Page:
Kevin Flatt is associate professor of history and director of research at Redeemer University College, Ancaster, Ont., and a history columnist for Faith Today magazine. This week on the Faith Today blog we feature some of our favourite Flatt columns.
by Kevin Flatt
Everyone has heard of the hippie movement of the 1960s and 1970s. With their bright clothing, outlandish behaviour and psychedelic music, hippies attracted attention – often intentionally.
But what about a Christian hippie? Was such a thing even possible?
The Jesus People thought so. Jesus People was the name of a North American movement of the early 1970s made up of hippies who had become Christians through charismatic evangelicalism. The hippie subculture was in a state of crisis at the time, as many hippies descended into drug addictions and abject poverty. The Jesus People movement provided a way out at a time when the established churches and “straight” society as a whole seemed remote and unfamiliar.
While the Jesus People movement began in California – early Christian rock musician Larry Norman was an important figure in the movement there – it also sprouted up in various parts of Canada.
Downtown Toronto had a thriving Jesus People scene. According to historian Bruce Douville the focal point for this movement was the Catacombs Fellowship, which began as a small Bible study led by Scarborough high school students, but quickly grew into a major weekly downtown worship service of up to 2,000 young people. One of the Catacomb’s aims was to introduce hippies to Jesus, and at its peak it was not unusual for there to be 50 conversions per week.
Another manifestation of the Jesus People in Toronto was the House of Emmaus, a small Christian commune. Robert Velick, the founder, had been heavily involved in drugs and Eastern spirituality – even renaming himself “Wu,” a term from Daoist philosophy – but had become a follower of Jesus after a friend encouraged him to read through the Bible. Like the Catacombs Fellowship, the House of Emmaus had a significant outreach to the downtown youth community, and even conducted mass public baptisms – in Toronto Harbour in May, no less!
There were sometimes tensions between Jesus People and the established churches.
In fact, Douville points out, there were five Christian communes in Toronto in the early 1970s, which played an important role in helping new believers recover from serious drug addictions and begin a new life.
So how did Jesus People compare with the typical hippie? There were lots of obvious differences. Instead of a spiritual quest vaguely connected to Eastern religions or the occult, Jesus People embraced Jesus as their saviour and the Bible as their guide to the meaning of life. Instead of the elusive comforts of sexual promiscuity or the high offered by drugs, Jesus People sought out the love of a Christian community and the “high” of the presence of the Holy Spirit.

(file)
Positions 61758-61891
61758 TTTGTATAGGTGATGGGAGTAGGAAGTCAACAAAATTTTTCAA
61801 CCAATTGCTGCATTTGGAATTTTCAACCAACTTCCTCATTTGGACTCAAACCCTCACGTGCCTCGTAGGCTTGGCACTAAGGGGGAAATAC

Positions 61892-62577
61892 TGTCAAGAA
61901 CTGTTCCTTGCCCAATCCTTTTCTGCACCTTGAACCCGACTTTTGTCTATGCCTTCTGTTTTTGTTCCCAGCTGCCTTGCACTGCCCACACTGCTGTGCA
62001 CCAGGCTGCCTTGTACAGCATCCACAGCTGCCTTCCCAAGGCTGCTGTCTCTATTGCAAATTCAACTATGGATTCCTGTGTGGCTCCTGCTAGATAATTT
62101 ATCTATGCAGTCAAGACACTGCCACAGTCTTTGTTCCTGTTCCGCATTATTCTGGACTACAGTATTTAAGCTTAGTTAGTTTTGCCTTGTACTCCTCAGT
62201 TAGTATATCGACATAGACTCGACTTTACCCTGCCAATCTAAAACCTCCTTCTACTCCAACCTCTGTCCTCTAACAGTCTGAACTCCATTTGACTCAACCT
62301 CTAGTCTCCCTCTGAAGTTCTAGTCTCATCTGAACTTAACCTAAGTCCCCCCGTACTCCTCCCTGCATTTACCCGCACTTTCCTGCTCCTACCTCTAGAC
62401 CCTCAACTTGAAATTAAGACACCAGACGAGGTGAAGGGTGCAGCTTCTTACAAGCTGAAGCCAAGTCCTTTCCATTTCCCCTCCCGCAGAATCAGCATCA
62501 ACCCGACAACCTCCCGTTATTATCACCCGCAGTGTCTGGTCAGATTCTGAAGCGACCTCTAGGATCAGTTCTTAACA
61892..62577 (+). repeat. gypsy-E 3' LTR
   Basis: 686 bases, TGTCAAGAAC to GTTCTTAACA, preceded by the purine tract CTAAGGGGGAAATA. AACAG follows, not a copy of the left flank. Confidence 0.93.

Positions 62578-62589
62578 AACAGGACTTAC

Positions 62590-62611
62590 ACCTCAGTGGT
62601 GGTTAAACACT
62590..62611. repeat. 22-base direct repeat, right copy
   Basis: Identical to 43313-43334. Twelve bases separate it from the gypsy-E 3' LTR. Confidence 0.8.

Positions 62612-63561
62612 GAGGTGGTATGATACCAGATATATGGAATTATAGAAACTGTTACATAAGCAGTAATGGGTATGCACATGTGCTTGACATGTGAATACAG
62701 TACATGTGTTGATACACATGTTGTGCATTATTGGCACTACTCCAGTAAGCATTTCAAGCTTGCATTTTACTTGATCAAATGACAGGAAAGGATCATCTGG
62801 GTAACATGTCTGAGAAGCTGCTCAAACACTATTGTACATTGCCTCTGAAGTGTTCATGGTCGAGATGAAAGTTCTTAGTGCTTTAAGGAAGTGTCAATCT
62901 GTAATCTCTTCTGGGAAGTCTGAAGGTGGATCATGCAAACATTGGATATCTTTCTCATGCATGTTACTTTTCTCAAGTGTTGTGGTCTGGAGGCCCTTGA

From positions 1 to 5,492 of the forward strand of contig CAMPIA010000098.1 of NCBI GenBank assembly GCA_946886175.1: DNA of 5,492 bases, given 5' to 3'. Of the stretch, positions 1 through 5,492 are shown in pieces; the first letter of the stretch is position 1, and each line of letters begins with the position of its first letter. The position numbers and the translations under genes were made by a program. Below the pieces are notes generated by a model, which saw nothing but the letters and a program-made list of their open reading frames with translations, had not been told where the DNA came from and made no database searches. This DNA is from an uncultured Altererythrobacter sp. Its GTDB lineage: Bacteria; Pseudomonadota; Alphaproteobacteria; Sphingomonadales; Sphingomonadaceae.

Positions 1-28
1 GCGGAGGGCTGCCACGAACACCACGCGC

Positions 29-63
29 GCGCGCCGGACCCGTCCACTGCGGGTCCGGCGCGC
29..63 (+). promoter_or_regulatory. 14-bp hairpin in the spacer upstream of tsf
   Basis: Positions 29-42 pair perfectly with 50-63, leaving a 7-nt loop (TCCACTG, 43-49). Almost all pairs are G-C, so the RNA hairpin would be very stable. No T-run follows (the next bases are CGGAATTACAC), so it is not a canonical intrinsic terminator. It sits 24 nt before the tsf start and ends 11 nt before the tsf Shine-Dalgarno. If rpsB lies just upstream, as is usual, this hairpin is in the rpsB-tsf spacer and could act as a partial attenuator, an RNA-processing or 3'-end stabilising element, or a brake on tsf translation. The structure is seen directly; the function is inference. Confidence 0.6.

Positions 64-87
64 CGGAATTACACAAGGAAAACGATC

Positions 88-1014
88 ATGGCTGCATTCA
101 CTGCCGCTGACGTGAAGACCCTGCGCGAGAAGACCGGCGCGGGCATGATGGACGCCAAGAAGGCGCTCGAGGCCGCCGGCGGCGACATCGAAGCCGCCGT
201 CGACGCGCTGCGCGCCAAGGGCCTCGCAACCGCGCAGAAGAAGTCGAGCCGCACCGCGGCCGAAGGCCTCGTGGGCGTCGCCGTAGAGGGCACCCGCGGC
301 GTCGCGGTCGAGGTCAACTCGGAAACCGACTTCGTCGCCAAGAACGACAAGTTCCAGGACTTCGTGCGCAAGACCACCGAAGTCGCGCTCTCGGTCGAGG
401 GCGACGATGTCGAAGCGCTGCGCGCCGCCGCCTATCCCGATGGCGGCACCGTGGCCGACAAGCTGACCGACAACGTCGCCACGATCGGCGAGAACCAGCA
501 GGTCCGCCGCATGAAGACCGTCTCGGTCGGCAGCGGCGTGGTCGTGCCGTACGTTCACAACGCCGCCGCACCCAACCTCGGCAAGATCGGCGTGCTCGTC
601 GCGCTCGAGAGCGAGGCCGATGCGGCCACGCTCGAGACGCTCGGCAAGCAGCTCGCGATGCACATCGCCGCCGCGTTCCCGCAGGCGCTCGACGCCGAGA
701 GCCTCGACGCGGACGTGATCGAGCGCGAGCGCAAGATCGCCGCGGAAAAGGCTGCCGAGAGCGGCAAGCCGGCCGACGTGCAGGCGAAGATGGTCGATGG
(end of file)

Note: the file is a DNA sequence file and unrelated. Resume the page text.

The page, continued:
Like other hippies, Jesus People emphasized individuality and authenticity while rejecting what they saw as the stifling nature of institutions and traditions. They shared the hippie disdain for materialism, and like hippies prioritized emotion and experience over intellect.
There were sometimes tensions between Jesus People and the established churches. Some Jesus People looked down on these churches as ultraconservative and legalistic, while some in the churches looked down on Jesus People as dirty, unruly children.
In the end, the Jesus People movement faded as its main mission field – the hippie movement – dried up and its members grew up, married and had kids. Many also realized nothing lasting could be built on a rejection of institutions, traditions and authority, and sought deeper roots. House of Emmaus founder Wu concluded, “You can’t completely cut yourself off from the history and tradition of the Church.” He became a Roman Catholic, while the Catacombs Fellowship struggled to survive for a time before ultimately joining the Christian & Missionary Alliance.
Indeed, many Jesus People made their peace with the established evangelical churches and several went on to become pastors in them. The churches recognized the traits of the Jesus People movement held great appeal for young people, and adopted some of these traits as part of their youth ministries. Even today, Canadian evangelical youth groups tend to emphasize what the Jesus People emphasized – informality and authenticity, experience and emotion.
Whether such traits are legitimate and effective ways of connecting with young people, or merely the unwelcome hangover of a transitory ’70s subculture, is open to dispute. What cannot be disputed, however, is the life-changing impact an encounter with Jesus can have in every time and place – even the hippie scene of 1970s Toronto.
Kevin Flatt is associate professor of history and director of research at Redeemer University College, Ancaster, Ont. Find more of his columns at www.faithtoday.ca/HistoryLesson.